Do not use the following example in production, instead generate valid and compliant certificates. This example is intended for usage in a development environment.

        Below we can find an example to generate a sample CA certificate + key:

          # Development Mode

          In development mode we may want to provide the cert and key properties of the provided backend without necessarily having to create a Secret resource, but by using either a file or an inline value.

          Using the file and inline modes in production presents a security risk since it makes the values of our CA root certificate and key more easily accessible from a malicious actor. We highly recommend using file and inline only in development mode.

          Kuma offers an alternative way to specify the CA root certificate and key:

            # Permissive mTLS

            In version 1.3.1 and later, Kuma provides PERMISSIVE mTLS mode to let you migrate existing workloads with zero downtime.

            Permissive mTLS mode encrypts outbound connections the same way as strict mTLS mode, but inbound connections on the server-side accept both TLS and plaintext. This lets you migrate servers to an mTLS mesh before their clients. It also supports the case where the client and server already implement TLS.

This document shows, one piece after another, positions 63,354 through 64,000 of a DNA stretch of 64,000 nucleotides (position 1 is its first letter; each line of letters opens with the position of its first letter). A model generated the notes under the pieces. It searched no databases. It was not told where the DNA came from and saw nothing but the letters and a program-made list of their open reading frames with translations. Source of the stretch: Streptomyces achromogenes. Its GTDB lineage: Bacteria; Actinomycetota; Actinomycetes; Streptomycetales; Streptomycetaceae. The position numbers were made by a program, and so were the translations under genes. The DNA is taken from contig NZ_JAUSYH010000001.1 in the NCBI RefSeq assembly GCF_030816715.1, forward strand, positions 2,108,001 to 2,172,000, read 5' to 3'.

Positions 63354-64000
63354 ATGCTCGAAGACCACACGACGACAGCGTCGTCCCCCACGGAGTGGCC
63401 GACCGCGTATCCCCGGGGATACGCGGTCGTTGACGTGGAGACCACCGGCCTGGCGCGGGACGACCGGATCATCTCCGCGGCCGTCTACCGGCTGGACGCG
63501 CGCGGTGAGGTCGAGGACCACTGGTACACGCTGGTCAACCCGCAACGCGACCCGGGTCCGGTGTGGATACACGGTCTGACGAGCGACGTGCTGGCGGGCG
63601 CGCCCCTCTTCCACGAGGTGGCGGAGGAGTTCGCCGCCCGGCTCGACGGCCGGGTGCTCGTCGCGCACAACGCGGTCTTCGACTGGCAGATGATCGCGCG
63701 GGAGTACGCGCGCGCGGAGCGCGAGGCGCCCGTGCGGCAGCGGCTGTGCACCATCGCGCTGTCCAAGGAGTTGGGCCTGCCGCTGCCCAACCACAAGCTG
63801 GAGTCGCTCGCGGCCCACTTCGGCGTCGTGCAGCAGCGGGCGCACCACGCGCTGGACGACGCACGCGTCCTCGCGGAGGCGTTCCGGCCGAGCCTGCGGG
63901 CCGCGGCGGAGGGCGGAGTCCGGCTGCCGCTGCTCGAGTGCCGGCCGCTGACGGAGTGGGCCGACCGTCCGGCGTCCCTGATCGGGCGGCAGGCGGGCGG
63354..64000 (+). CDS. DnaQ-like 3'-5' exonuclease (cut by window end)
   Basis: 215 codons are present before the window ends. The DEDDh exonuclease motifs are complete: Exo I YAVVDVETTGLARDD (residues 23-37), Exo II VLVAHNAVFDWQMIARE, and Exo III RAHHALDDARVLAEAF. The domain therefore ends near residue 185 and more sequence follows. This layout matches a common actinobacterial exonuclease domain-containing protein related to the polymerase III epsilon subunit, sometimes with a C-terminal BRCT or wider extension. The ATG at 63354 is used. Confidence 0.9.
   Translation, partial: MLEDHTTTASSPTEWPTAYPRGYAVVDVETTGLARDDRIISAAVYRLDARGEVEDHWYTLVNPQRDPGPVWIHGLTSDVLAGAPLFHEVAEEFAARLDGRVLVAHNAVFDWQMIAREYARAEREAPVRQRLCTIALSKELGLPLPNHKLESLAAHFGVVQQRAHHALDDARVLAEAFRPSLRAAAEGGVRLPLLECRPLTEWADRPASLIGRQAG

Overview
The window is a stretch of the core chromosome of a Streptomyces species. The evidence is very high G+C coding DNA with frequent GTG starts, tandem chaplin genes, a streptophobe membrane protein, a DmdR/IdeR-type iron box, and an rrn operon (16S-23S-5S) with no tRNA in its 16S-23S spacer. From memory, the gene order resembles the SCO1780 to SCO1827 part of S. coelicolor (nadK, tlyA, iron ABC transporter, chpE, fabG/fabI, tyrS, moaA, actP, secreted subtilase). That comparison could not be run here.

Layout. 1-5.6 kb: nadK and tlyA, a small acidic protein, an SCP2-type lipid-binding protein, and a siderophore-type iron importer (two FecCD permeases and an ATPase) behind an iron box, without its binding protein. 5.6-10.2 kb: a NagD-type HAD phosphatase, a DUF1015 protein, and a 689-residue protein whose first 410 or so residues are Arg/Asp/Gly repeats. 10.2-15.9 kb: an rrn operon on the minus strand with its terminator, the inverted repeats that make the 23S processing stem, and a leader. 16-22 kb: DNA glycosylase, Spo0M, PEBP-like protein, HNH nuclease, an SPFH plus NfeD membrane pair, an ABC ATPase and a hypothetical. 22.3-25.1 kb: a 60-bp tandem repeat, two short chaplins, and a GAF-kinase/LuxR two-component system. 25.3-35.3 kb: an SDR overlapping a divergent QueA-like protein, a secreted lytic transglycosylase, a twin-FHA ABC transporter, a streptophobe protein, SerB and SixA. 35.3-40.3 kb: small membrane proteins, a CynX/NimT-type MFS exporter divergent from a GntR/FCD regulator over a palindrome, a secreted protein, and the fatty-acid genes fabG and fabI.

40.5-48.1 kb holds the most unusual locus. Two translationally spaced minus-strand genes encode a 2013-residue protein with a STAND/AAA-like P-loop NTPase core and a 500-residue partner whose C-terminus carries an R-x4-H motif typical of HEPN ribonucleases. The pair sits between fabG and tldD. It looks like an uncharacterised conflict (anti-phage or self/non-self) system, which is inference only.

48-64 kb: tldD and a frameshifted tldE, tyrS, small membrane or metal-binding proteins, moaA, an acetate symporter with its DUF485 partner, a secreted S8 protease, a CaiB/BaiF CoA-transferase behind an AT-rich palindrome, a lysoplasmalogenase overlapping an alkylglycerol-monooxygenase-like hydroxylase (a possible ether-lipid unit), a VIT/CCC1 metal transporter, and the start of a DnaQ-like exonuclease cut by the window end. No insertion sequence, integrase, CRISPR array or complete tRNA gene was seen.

PERMISSIVE mode is not secure. It's intended as a temporary utility. Make sure to set to STRICT mode after migration is complete.

              # Certificate Rotation

              Once a CA backend has been configured, Kuma will utilize the CA root certificate and key to automatically provision a certificate for every data plane proxy that it connects to kuma-cp.

              Unlike the CA certificate, the data plane proxy certificates are not permanently stored anywhere but they only reside in memory. These certificates are designed to be short-lived and rotated often by Kuma.

              By default, the expiration time of a data plane proxy certificate is 30 days. Kuma rotates these certificates automatically after 4/5 of the certificate validity time (ie: for the default 30 days expiration, that would be every 24 days).

              You can update the duration of the data plane proxy certificates by updating the dpCert property on every available mTLS backend.

              You can inspect the certificate rotation statistics by executing the following command (supported on both Kubernetes and Universal):

                A new data plane proxy certificate is automatically generated when:

                • A data plane proxy is restarted.
                • The control plane is restarted.
                • The data plane proxy connects to a new control plane.
                Last Updated: 10/6/2021, 10:04:25 PM